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A common sense education
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You can obtain a degree in just about anything you want, here in America. And if you don’t want to spend a lot of money and time in college, you can get a certificate in your area of interest. And if that’s too hard, you can go after continuing education credits. Medicine, electronics, law, horticulture, advertising, accounting — you name it; someone will hand you a piece of paper with your name in fancy ink surrounded by Latin phrases. We are living in a land of education, but answer me this: Why can’t you find any training in common sense?

What if we lived in a world where men and women graduated Summa Cum Laude in Common Sense? “Here’s Mr. Barton, who excelled in Spotting Cons, Avoiding Scams, and Thinking Logically. And this degree goes to Ms. Lumpkin who was at the top of the class in Dating, Borrowing, and Gambling Myths.” Common sense is so rare; wouldn’t it be logical to teach it? “Hogwash! You can’t teach common sense! That’s why it’s common! You either got it, or you ain’t!” And to that I say that we’d all still be in dirty diapers if someone hadn’t taught us about the alternative. Yes you can teach common sense. But no one does. I don’t know of a career academy that teaches it; I don’t know of a college offering a BA in Wisdom; I don’t even see ads for “Night school courses in common sense.” It’s a lost art, if it was ever found to begin with.

If more people were trained in common sense, we’d see fewer long lines at the convenience stores where folks are planning their retirement, one lottery scratch-off at a time. Common sense would tell them that their statistical odds of winning $150 million are so low they’d be better off at a wishing well. Common sense would make folks pull their pants up. Common sense would stop 90 percent of email traffic. Imagine a world where you didn’t have to read idiotic statements like, “This is the only month that has five Saturdays! This won’t happen again for another 6,563 years!”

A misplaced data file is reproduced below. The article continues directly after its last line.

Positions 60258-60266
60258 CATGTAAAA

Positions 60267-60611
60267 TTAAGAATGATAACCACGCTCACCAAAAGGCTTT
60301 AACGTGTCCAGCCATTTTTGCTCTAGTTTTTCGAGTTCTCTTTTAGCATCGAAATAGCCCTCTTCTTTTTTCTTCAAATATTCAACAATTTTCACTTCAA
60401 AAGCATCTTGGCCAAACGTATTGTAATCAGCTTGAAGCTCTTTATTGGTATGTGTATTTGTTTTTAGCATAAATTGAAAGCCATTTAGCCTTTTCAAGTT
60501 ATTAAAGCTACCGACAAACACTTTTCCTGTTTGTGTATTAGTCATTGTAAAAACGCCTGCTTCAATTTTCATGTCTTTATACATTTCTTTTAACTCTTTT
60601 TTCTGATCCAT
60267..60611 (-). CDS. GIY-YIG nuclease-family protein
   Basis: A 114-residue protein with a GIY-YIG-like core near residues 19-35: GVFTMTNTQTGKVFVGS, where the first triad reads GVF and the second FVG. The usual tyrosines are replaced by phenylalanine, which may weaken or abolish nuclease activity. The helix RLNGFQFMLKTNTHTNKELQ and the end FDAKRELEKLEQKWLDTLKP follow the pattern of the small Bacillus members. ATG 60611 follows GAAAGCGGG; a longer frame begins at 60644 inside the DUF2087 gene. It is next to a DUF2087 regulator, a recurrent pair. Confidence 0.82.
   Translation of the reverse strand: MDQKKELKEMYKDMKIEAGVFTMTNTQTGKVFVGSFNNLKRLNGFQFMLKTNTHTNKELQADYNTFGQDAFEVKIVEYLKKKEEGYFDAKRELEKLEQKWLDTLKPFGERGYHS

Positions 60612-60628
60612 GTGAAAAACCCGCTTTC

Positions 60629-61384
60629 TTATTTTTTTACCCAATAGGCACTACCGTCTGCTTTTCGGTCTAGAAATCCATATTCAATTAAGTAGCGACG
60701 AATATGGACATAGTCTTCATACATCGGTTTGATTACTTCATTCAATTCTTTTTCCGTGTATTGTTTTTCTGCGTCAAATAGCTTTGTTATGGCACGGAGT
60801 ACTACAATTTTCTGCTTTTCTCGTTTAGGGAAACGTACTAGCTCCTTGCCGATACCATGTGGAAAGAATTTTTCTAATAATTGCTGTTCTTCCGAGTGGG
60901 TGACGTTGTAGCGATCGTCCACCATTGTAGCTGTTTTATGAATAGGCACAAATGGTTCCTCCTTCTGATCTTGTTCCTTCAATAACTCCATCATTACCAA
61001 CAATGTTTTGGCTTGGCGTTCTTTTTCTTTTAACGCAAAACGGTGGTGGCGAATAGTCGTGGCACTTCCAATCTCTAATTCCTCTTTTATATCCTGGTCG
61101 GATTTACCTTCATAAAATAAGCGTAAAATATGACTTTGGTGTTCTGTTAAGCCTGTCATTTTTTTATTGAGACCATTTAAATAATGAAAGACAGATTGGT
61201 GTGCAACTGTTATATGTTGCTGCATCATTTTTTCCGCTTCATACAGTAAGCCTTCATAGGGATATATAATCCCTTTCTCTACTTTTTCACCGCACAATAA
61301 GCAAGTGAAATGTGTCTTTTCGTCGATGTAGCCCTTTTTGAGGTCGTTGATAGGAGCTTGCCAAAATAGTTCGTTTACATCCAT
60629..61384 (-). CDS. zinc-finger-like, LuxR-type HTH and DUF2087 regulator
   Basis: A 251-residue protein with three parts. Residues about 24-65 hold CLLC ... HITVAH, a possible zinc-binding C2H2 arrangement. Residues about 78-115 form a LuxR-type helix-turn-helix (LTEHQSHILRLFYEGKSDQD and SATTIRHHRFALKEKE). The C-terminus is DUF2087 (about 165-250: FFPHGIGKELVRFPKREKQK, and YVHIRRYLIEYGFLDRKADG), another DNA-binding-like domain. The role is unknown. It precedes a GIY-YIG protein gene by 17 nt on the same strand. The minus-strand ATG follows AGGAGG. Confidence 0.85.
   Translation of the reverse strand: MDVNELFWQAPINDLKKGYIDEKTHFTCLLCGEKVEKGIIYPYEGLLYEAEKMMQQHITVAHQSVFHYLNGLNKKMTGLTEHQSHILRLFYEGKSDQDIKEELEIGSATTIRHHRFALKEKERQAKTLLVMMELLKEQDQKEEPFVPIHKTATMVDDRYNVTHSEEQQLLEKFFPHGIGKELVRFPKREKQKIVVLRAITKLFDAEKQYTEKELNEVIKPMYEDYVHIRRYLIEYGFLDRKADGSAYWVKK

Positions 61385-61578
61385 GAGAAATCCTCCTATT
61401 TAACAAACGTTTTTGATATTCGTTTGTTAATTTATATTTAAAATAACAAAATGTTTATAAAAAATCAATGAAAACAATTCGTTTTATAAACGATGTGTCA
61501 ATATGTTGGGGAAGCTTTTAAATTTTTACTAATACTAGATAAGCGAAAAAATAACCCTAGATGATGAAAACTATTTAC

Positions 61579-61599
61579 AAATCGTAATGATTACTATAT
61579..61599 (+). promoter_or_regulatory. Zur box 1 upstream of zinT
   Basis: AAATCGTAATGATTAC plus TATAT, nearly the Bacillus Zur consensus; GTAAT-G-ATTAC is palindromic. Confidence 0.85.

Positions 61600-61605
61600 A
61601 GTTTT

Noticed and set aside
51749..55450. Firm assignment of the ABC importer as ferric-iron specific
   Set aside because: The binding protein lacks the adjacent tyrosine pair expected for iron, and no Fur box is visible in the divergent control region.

Common sense would suggest looking at a calendar before pressing the forward-email button. Common sense would shut people up more often. I wouldn’t have to listen to profanity as I dine at restaurants. I also wouldn’t have to hear folks describe how to field-dress a hog while I’m eating. Common sense would say that some topics aren’t appropriate in public settings, especially when people are eating tacos and rice.

We teach our kids all kinds of things, and that’s great. But why do we assume they’ll learn common sense on their own? What if we said, “Oh, heck. Jimmy will pick up math and English and science somewhere along the way. Don’t waste time teaching it to him.” But we leave common sense to the streets and to osmosis. And look at what we’ve received in return. We have a gullible population that does the inappropriate at the wrong time to achieve an irrelevant outcome. What if we started teaching common sense? Where would it lead? Maybe we’d see politicians sporting advanced degrees in Common Sense, Reason, and Wisdom. I’d much rather vote for that kind of representative instead of electing one more so-called law scholar and political science major. But I’m not holding my breath. Common sense isn’t a hot ticket, but I sure wish it was. I’d sign up for a few courses myself, if I could just get my foreign friend to send me my share of that $20 million he promised for my assistance with his banking needs. Poor fellow, just lost his father in a military coup, right before he could take a big chest full of gold to the bank.

David McCoy is a lifetime resident of “The Glorious South” and a repeat winner of the Georgia Press Association’s Joe Parham Trophy for his humor column, Pecan Pie for the Mind. David lives in Covington, Georgia but can often be found among the North Georgia mountains, depending on the weather and the availability of clean towels and fresh, hot coffee. He can be reached at